A hearing on legislation to standardize the digitization of recorded documents Wednesday included substantial debate on whether discretionary fees included in the bill should be subject to the typical split that sends money to the Ohio Housing Trust Fund. The House Finance Committee heard testimony from all comers on SB94, Sen. Andrew Brenner (R-Delaware) and Al Landis' (R-Dover) bill to modernize records and conveyances maintained by county recorders.


The Board of Professional Conduct says it's up to the Ohio Supreme Court to create policy on how lawyers and their former law firms can resolve fee disputes. It says Rule 1.5 of the Rules of Professional Conduct only applies to joint cases involving attorneys from different firms or law offices, though it concedes that the Supreme Court has not ruled specifically on the reach of Rule 1.5. The board has been asked whether Section (f) of Rule 1.5 mandates fee arbitration or mediation between a lawyer or lawyers and the individual firm that previously employed them. The rule says the Ohio State Bar Association (OSBA) must oversee the mediation or arbitration of fee complaints but assumes disputing attorneys worked for separate firms or law offices at the outset of the joint case or legal matter. "Since no provision of Rule 1.5 expressly regulates the division of fees between departed lawyers and their former firm, it reasonably follows that R. 1.5 (f) is inapplicable to disputes that arise from such a situation," the board states.


The Joint Sunset Review Committee heard representatives of two state agencies, the Ohio Department of Insurance (ODI) and the Ohio Department of Children and Youth (DCY), ask for discontinuation of entities within their departments on Tuesday. Representing DCY, Brian Stout told the committee the Ohio Child Care Advisory Council (CCAC) has a role advising and assisting the Ohio Department of Job and Family Services (ODJFS) with the development of child care programs. However, the structure of the CCAC has a very similar mission and structure to DCY's Early Childhood Advisory Council (ECAC), which also qualifies for federal funding for its Head Start Collaboration grant. Stout therefore recommended the continuation of the ECAC and the sunsetting of CCAC, with the responsibilities of the latter able to be streamlined into the former. George McNab of ODI gave testimony to the committee on a number of agencies within that department. Citing the significant changes in the health insurance industry since the program's inception, McNab recommended the sunset of the Board of Directors of the Ohio Health Reinsurance Program. When Ohio created that program in 1993, it was specifically targeted at small employers and individuals who could not obtain traditional health insurance, functioning as a high-risk insurance pool backed by state funding. However the program was suspended in 2014 after the Affordable Care Act (ACA) was enacted federally.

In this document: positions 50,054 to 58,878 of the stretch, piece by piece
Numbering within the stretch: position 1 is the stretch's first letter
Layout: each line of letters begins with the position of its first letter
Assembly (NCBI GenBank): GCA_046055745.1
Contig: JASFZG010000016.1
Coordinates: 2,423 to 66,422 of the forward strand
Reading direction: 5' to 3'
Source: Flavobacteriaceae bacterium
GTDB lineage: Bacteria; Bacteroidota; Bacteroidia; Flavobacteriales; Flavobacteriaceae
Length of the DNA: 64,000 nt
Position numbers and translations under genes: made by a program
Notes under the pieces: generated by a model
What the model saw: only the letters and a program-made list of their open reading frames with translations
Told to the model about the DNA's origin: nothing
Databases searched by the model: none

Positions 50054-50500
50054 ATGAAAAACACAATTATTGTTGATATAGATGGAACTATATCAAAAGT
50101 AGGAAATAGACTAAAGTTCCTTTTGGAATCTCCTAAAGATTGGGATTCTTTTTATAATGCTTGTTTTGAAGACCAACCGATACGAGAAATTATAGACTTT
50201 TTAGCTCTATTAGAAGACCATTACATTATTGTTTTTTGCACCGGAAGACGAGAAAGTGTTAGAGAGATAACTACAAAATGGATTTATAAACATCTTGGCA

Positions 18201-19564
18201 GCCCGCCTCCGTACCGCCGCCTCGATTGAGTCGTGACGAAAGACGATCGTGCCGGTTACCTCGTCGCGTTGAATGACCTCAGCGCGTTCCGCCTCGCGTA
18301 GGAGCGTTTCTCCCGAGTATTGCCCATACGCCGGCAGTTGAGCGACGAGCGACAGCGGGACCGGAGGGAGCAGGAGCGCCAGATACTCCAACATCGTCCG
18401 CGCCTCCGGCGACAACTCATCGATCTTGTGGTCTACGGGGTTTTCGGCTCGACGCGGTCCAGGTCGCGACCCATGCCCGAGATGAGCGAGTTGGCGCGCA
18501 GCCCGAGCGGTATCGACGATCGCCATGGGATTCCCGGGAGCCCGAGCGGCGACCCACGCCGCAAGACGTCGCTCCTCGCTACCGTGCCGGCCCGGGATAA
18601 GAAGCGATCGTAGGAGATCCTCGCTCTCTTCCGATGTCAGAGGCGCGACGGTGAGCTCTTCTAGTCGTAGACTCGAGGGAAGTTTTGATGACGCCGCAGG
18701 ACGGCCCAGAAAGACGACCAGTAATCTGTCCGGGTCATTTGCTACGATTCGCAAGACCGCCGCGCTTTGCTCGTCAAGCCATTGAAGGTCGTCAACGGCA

State lawmakers, university presidents and industry experts Tuesday gathered in the Atrium of the Statehouse for the first ever Artificial Intelligence (AI) Symposium hosted by the Inter-University Council of Ohio. Keynote speakers Lt. Gov. Jon Husted and Greg Simpson, retired chief technology officer at GE and author of The Quantum Contingent, mostly highlighted the promise of AI and large language models. Husted described his first experience using ChatGPT shortly after it was released. "I remember thinking 'this is going to change everything,' and I know technology ... you know a lot of people like to overhype it, but that's not overhyping it in my mind," Husted said. "It is going to change everything and it's true."

A recent study by the organization Child Trends offered recommendations for use of artificial intelligence (AI) in contexts involving children and families, saying "stronger guidance and regulations" are needed to ensure rigorous assessment of potential harm from AI systems. While federal and state officials have weighed the need for AI regulations, Child Trends said that is not taking into account use of AI by children and their families or caregivers. This is particularly an issue as students have increasingly used AI for homework assistance and interact with AI-generated content, while caregivers, including teachers, attempt to use AI to foster child engagement.

This feature was provided by Hannah New Service and selected for you by OSCPA Government Relations Staff.